Feminist Technoscience response 1: A Stigma Problem through "Standpoint Epistemology" pt. 1
Updated: Mar 7
"Standpoint theories argue for 'starting off thought' from the lives of marginalized peoples, that beginning in those determinate, objective locations in any social order will generate illuminating critica; questions that do not arise in thought that begins from dominant group lives." - Sandra Harding, Rethinking Standpoint Epistemology
In 2014, Melissa Gira Grant published Playing the Whore, a powerful call to action to include the voices of sex workers in debates about labor, policy, health, and human rights. Grant's appeal opposes the deeply entrenched "dominant ways of thinking" that Harding charges with distorting research and its results, and in doing to Grant highlights the process by which sex work panic is legitimized by scientific research and cultural analysis. She discusses how the word "prostitute" only became the noun we now use it as in the 19th century, a practice of "produc[ing] a person by transforming a behavior (however ocaissional) into an identity," Gira writes, from which point a class is "marked that could be more easily imagined, located, treated, and controlled by the law." This couples with science, which has historically treated sex workers as a public health "problem," further justifying surveillance and policing despite gross distortion of research through the lens of andro-ethnocentric assumptions ("When male AIDS researchers heard about the study to track the virus in women, they assumed the subjects were prostitutes," Gira quotes Melinda Chateauvert).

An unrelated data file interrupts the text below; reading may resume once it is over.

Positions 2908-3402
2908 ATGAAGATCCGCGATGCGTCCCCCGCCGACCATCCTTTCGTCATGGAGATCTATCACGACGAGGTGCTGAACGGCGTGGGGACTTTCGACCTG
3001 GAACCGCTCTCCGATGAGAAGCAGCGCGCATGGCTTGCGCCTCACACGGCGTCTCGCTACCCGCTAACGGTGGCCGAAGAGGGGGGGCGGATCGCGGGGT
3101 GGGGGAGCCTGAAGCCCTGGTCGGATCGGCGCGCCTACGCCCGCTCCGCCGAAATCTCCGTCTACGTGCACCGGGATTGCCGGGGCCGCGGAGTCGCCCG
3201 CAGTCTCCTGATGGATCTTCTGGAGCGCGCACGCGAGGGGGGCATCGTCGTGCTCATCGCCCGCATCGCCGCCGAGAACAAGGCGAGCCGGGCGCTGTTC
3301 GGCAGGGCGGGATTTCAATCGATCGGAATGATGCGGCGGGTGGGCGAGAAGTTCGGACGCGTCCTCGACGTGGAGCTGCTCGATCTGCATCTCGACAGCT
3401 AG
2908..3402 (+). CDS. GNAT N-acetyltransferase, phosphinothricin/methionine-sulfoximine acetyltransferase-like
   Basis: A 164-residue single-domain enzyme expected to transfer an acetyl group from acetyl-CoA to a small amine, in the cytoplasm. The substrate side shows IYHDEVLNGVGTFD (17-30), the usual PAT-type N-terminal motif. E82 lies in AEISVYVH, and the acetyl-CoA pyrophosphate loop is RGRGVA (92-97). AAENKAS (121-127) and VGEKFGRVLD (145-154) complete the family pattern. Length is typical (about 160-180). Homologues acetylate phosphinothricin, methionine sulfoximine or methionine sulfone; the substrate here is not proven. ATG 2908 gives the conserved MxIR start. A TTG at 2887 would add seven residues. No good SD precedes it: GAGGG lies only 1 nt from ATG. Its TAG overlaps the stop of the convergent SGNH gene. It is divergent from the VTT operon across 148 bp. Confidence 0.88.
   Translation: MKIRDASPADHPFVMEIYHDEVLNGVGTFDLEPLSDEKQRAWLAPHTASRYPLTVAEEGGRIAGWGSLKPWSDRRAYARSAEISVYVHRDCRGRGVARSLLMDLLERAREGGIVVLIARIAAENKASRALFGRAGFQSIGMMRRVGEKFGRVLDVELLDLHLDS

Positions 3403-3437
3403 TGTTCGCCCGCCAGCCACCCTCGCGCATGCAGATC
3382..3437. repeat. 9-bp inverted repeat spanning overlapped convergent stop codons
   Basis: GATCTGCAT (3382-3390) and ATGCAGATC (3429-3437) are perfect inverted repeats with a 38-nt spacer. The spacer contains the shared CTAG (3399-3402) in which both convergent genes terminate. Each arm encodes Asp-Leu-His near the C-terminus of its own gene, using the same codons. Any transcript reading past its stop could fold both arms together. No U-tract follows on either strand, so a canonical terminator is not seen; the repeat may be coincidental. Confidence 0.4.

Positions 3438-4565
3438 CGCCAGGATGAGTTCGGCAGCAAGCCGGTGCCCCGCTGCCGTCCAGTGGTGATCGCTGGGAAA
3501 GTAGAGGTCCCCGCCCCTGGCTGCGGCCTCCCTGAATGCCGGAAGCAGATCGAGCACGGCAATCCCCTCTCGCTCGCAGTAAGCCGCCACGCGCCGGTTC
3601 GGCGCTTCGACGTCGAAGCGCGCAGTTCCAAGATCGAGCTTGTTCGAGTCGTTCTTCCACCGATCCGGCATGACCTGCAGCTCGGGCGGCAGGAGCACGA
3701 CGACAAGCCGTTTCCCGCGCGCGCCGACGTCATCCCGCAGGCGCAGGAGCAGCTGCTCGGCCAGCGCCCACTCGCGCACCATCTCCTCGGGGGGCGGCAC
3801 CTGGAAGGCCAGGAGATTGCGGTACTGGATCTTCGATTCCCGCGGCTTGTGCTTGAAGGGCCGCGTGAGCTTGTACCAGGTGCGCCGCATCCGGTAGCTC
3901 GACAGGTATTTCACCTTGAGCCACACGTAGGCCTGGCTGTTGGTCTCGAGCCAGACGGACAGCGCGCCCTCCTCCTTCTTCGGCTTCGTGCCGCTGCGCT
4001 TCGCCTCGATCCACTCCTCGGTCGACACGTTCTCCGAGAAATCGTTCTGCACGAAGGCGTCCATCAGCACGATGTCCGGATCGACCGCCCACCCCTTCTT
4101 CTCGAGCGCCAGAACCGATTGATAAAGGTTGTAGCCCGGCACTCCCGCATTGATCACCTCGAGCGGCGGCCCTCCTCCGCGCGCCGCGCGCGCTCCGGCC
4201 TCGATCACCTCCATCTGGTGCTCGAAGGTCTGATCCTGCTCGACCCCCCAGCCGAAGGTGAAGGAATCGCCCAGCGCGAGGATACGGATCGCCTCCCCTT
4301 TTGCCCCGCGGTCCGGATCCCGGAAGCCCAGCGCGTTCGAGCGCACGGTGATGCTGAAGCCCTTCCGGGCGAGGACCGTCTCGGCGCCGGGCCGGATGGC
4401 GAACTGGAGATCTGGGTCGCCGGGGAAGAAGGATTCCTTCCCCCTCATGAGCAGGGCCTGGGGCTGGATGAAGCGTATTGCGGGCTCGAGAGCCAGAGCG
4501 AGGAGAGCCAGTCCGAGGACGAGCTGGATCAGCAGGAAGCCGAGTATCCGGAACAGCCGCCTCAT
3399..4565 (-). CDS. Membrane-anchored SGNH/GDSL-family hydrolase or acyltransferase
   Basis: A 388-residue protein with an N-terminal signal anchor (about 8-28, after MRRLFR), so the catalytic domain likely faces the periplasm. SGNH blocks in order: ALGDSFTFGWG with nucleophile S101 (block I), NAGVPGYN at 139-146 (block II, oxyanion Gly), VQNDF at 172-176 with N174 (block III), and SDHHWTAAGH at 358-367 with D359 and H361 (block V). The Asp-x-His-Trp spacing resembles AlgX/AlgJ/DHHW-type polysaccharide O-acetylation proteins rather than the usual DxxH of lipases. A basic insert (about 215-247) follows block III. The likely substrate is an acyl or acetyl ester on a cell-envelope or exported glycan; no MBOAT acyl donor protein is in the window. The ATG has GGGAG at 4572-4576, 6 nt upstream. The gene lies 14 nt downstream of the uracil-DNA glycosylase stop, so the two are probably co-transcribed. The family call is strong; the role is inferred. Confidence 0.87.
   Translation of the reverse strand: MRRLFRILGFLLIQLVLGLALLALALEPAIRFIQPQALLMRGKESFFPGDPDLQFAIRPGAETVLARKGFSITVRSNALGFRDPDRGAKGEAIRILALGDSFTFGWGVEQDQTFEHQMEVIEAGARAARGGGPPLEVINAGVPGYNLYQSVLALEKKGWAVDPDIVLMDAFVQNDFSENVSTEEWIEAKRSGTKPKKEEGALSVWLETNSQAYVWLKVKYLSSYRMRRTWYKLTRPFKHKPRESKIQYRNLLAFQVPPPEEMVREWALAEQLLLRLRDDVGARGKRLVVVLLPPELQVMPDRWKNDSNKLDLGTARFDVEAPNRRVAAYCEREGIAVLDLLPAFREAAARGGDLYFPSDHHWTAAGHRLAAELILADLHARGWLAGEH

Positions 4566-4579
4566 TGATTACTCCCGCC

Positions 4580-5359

Through this convolution, science justified surveillance of sex workers by creating the fact that having the disease "was mischaracterized as evidence that women—still assumed to be prostitutes—could transmit HIV to men through straight sex" (Gira 61). Instances of female-to-male transmission have since been proven to be incredibly rare, and at half the rate of male-to-female transmission. The woman (assumed prostitute) becomes a voiceless object of knowledge, and as such her body is used to support the criminalization of the marginalized person (the sex worker). A clear case of "one's social situation [enabling and setting] limits for what one can know," the answers discovered by researchers in this case were in fact located in "the beliefs and activities of what people at the center who make policies... that shape marginal lives" (Harding 1992, pg.443). These answers fueled anti-prostitution gentrification efforts, which pushed sex workers in two highly divergent directions: into the shadows, where they lost the protection of visibility and became more vulnerable to violent crime and trafficking, and onto the "private sphere" of the internet, where sex work achieved a new visibility that both unified the community and created an even larger surveillance target prime for god-trick datafication toward automated monitoring. (I will come back to this in my response to our readings for March 3).